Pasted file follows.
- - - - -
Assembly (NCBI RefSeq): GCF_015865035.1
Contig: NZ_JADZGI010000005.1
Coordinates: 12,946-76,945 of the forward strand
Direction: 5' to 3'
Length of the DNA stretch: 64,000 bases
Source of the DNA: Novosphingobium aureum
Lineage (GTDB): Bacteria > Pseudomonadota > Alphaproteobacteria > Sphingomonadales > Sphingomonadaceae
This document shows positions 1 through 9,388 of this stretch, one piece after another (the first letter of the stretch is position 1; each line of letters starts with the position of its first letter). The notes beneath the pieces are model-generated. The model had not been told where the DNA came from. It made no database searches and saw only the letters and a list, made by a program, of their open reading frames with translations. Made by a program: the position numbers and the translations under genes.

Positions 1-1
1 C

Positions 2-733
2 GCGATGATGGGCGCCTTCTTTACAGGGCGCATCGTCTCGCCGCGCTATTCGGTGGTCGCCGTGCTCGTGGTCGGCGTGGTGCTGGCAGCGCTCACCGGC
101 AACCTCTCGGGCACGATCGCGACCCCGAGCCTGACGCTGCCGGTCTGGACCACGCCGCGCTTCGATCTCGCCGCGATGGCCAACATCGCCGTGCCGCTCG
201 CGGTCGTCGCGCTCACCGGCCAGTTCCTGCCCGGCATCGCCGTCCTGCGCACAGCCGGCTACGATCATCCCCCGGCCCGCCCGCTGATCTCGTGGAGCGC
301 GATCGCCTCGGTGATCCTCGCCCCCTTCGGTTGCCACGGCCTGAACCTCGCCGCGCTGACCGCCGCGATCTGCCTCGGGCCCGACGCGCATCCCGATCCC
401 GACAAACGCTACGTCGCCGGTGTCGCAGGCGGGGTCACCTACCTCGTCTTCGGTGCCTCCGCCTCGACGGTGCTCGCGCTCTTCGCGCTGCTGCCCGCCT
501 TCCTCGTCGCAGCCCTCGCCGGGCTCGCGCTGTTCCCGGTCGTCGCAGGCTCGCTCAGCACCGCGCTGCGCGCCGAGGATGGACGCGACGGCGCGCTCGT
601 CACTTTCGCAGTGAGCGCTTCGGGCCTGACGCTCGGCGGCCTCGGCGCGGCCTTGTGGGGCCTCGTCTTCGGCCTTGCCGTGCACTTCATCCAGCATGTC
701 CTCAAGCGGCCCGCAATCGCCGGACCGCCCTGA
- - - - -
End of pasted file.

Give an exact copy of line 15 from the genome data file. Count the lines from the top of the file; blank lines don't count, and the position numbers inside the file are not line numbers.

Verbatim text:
301 GATCGCCTCGGTGATCCTCGCCCCCTTCGGTTGCCACGGCCTGAACCTCGCCGCGCTGACCGCCGCGATCTGCCTCGGGCCCGACGCGCATCCCGATCCC